I would not use a 5U4 or a 5V4 in the ST-70. The 5AR4 is a better sounding tube and is indirectly heated so it has a soft start that puts less stress on the output tubes and circuitry, and if you subscribe to the phenomenon of cathode stripping in outputs, it should mitigate that as well.
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You can absolutely use a 5U4G in a Dynaco ST70.
In fact, the Dynaco MKII monos did use that rectifier. Along with the power supply choke and the KT88 output tubes, one of the improvements the successor, the MKIII offered over the MKII was the 5AR4 rectifier. Their next amplifier, the ST70 stereoblock, carried that forward.
And the 5AR4 represents a true upgrade over the 5U4G, offering much tighter, more immediate sound, with deeper, more impactful bass. In fact, the improvement is far more than one would expect. I can't name one area where the 5AR4 takes a back seat to the other rectifier. When you factor in the increased time of the soft start (though most will be surprised how much of a soft start the 5U4G actually provides), there's not much of an argument outside of the 5U4G looking so much cooler than a 5AR4.
That said, I understand the audiophile curiosity. Obviously, that's what drove me to try this rectifier. But after trying it (several variants, in fact), I found there was absolutely no comparison.
I wouldn't use a 5U4 in a ST-70 either. Also, Dynaco didn't recommend it back it the day. Nowadays, the voltage from the utilities is higher in a lot of areas than it was back then too. That means the 5U4 could be harder on the amp's power transformer than it was in the '50s to '60, when the AC line voltage was typically lower.
Dynaco DID list the 5U4G as a suitable substitute in the ST70. Likewise, they named 6L6 acceptable in the output section. Of course, they didn't believe either tube provided the sonic performance of the recommended varieties.
While the Russian 6L6 has become a bit of a cult favorite in the ST70 over the past several years, as with the 5U4G rectifier, I found the performance in comparison to the EL34 quite lacking, though to a far lesser degree than the rectifier. I could see if one had an already bright system they were trying to tame, the 6L6 might prove appealing. However, I could not accept the loss in low frequency tautness, clarity, and overall refinement.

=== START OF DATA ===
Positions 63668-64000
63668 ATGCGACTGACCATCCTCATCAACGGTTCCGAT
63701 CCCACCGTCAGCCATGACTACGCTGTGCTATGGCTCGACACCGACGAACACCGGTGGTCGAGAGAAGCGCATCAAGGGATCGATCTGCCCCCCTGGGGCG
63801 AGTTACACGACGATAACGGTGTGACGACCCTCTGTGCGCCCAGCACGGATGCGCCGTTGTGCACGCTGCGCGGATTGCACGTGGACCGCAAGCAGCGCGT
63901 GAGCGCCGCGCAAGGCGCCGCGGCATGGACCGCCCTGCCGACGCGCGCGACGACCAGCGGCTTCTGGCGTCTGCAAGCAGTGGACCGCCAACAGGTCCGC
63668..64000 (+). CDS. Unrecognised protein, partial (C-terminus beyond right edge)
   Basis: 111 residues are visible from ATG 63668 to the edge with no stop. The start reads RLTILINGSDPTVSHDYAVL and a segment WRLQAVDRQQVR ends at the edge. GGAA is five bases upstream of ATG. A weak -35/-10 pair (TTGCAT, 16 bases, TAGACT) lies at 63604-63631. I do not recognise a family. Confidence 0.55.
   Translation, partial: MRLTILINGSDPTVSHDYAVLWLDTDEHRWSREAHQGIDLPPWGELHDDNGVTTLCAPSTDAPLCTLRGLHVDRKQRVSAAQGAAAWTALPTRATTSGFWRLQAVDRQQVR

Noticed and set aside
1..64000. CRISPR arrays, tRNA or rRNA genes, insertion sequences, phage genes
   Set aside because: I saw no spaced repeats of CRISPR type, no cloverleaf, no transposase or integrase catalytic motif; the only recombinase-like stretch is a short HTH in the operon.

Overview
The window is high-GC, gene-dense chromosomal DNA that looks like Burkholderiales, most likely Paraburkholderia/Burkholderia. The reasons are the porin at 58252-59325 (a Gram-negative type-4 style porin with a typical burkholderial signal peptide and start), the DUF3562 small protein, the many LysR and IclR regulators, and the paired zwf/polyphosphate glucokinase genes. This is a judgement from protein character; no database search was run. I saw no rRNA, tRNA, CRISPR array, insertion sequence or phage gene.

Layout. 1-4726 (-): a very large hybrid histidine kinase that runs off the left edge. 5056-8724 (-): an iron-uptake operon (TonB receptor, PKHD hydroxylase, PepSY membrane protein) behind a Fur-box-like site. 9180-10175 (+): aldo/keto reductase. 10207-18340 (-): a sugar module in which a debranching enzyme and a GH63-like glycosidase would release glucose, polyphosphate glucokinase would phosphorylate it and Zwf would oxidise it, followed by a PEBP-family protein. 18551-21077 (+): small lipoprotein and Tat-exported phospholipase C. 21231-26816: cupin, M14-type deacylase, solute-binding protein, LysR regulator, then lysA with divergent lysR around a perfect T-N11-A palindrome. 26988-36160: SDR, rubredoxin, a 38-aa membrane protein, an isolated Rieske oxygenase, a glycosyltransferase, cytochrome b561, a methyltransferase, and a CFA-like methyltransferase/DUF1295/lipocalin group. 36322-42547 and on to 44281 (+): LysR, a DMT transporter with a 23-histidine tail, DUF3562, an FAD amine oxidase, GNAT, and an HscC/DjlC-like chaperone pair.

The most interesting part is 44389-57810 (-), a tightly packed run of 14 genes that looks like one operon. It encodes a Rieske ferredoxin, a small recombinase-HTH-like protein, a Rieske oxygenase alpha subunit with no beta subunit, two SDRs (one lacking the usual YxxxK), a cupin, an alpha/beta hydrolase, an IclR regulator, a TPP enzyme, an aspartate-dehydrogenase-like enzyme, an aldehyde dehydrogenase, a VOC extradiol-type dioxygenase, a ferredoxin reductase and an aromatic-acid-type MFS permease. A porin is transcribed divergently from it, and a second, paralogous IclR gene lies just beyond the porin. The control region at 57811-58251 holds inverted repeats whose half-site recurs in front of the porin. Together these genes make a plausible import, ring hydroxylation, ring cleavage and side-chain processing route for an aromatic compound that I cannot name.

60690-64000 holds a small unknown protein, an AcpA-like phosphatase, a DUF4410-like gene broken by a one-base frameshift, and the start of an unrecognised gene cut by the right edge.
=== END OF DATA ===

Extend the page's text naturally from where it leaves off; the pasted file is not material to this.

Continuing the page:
When I worked for an electronics store back then, I don't ever remember Dynaco saying it was okay to use them. Here is a copy of the owners manual where on page 9 it states, "A 5U4 type of tube can be used for testing purposes." I have never seen the 5 volt filament ratings that I can remember. A 5U4 draws about 50% more filament current than a 5AR4. They run warm enough with a 5AR4 in them in my opinion. I don't think it's worth the risk, especially if you have a '59 to '62 built unit, with the better transformers a lot of people like.
Then again, one can also use 6L6 as a sub for the EL34 and four of those would cut the current draw enough to allow use of the 5U4 with much less risk.
Dynaco used at least three power transformers in the ST-70, large stack cloth lead, small stack cloth lead and small stack vinyl lead. The small stack transfomers are really compromised as it is. If you want to screw around with additional current draw and have one, it might be a good idea to switch to one of the higher current new transfomers available from Triode Electronics, Dynakitparts or have Heyboer make one up for you.
On page 10 (or 12 of 16 counting the .pdf way)of Hifitime's manual, "The 5U4 or 5U4G can be used in place of the place of the GZ34." Not that everyone here doesn't already know, but the GZ34 is the 5AR4.
Another Dynakit ST70 manual states, "using this tube [5U4G vs 5AR4 - Trelja insertion] type will cut down on the maximum power rating of the amplifier."
As we know, during that era, the goal was to deliver as many watts as possible, and in addition to far better sound, that's what the 5AR4 provides.
I recently finished building a new Stereo 70. It has the new Dynakitparts PT wound for 122VAC line. I put a thermistor in the PT primary and did some other enhancements, but the circuit is still essentially the original.
The amp sounds great. I just got a set of the new Tung Sol 6L6G and have tried them with 5U4GB and 5U4G rectifiers. There was no need to change-out the two 10k resistors in the bias supply. The greater voltage drop of the 5U4 and probably also the 122VAC PT make this possible.
Ive tried this amp with the 5AR4 with JJ E34L, EH EL34 and JJ KT77. The 5U4/6L6G combination is better than all of them, to my ears.